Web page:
Forty-nine Years Ago Today…

…men from Planet Earth set foot upon another world.

Will you celebrate?

Perhaps, next year, on the 50th anniversary, we should host a global celebration synchronised with the events half a century before.

(I have defined “today” using the conventional date of 1969-07-20 in my local time zone.  The actual landing occurred at 20:18:04 UTC on 1969-07-20 and the first footstep on the Moon was at 02:56:15 UTC on 1969-07-21.)

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Author: John Walker

Founder of Ratburger.org, Autodesk, Inc., and Marinchip Systems. Author of The Hacker's Diet. Creator of www.fourmilab.ch.

10 thoughts on “Forty-nine Years Ago Today…”

  1. There were so many details to produce the components, systems, procedures, infrastructure, training, and on and on and on —  done by diligent Americans in the 60s and early 70s,I will always be in awe of this accomplishment — to land humans on the moon and return them safely — and done within a decade of President Kennedy declaring the goal.

    Discovery, invention, adventure — it is all in the story of the lunar landing and much more.

    I’ll fly my U.S. flag, and fly a few of my drones as a tribute to the pioneering lunar mission, and to future missions that advance our knowledge of the vast undiscovered universe!

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  2. It was a world event. I was that old at the time and never thought how dangerous the moon landing was. The lunar modules ascent stage engine was never tested outside a lab till it was finally lit to bring our astronauts home.

    I remember Life put a flimsy record in its pages that you could play on a phonograph the first words of Neil Armstrong on the moon.

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  3. I remember the night before brushing my teeth and wondering how the landing would go.  The landing itself was tense with the TV simulations having us on the Moon well before the landing of the Eagle.

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  4. We had gone to see Chitty Chitty Bang Bang, which was unusual because my dad never went to the movies. We came back and went to bed. Mom came in and woke us up to watch. TV from the moon: utterly astounding.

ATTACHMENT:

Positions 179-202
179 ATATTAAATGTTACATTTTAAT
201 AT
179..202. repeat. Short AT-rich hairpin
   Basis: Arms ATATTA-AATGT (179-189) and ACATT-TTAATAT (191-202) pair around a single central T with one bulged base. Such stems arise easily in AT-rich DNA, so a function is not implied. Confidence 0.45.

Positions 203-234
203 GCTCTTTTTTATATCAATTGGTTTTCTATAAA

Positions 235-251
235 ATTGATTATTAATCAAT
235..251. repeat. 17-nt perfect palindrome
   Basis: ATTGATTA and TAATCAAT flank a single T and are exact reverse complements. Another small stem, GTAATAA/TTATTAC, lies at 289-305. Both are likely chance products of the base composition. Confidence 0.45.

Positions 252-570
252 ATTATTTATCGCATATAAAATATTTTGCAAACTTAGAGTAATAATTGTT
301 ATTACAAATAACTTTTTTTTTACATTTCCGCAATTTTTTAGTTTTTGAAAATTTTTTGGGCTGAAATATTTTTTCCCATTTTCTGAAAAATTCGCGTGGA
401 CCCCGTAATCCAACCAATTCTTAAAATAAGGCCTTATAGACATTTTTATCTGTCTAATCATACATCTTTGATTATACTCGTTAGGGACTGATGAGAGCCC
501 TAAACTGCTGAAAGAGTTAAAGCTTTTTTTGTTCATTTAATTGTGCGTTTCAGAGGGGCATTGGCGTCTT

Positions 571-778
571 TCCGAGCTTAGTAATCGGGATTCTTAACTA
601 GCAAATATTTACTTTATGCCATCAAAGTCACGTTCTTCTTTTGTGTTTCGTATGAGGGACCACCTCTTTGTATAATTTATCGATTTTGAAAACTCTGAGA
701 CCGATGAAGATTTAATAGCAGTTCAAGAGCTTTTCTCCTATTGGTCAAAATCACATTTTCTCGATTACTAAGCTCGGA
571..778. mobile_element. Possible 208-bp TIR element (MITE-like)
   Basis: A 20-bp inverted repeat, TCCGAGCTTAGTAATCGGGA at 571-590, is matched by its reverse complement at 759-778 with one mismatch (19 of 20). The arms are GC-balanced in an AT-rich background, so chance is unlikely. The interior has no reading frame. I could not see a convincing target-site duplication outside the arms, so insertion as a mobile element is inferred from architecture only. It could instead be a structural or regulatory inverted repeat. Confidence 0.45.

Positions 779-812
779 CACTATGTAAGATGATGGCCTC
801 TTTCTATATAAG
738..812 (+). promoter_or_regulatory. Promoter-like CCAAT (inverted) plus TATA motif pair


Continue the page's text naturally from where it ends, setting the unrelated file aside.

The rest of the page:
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  5. 9thDistrictNeighbor:
    We had gone to see Chitty Chitty Bang Bang, which was unusual because my dad never went to the movies. We came back and went to bed. Mom came in and woke us up to watch. TV from the moon: utterly astounding.

    Wasn’t Chitty Chitty Bang Bang written by Ian Fleming? My aunt sent me that book. At the time, I didn’t think a book was a good gift.

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  6. I was repairing a monochrome tube TV and watched it on that at the time.

    I can’t get over the chances that were taken with the computer and software available in the LEM and well it’s just fascinating that those brave men did what they did.

    Brave SOBs they were!

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  7. 10 Cents:
    The lunar module’s ascent stage engine was never tested outside a lab till it was finally lit to bring our astronauts home.

    This is not the case.  The lunar module descent and ascent engines has been tested three times in space prior to being used on Apollo 11.  The lunar module was first tested in Earth orbit in the unmanned Apollo 5 mission in January 1968.  The lunar module was launched by itself on a Saturn IB booster (the same one which was to have launched Apollo 1, and was undamaged by the spacecraft fire that killed the astronauts).  Under command from the ground and its onboard computers, the LM performed firings of the descent and ascent engines simulating a descent toward the moon.  The ascent engine was tested in the “fire in the hole” configuration which would occur in an abort during the descent.  Due to a change in plans which was not adjusted for by the on-board computer, there was an initial problem firing the descent engine, but this was corrected by ground commands.  The ascent engine worked as designed, performing two burns.  There was no plan to recover the lunar module, and it burned up in the Earth’s atmosphere a few days later.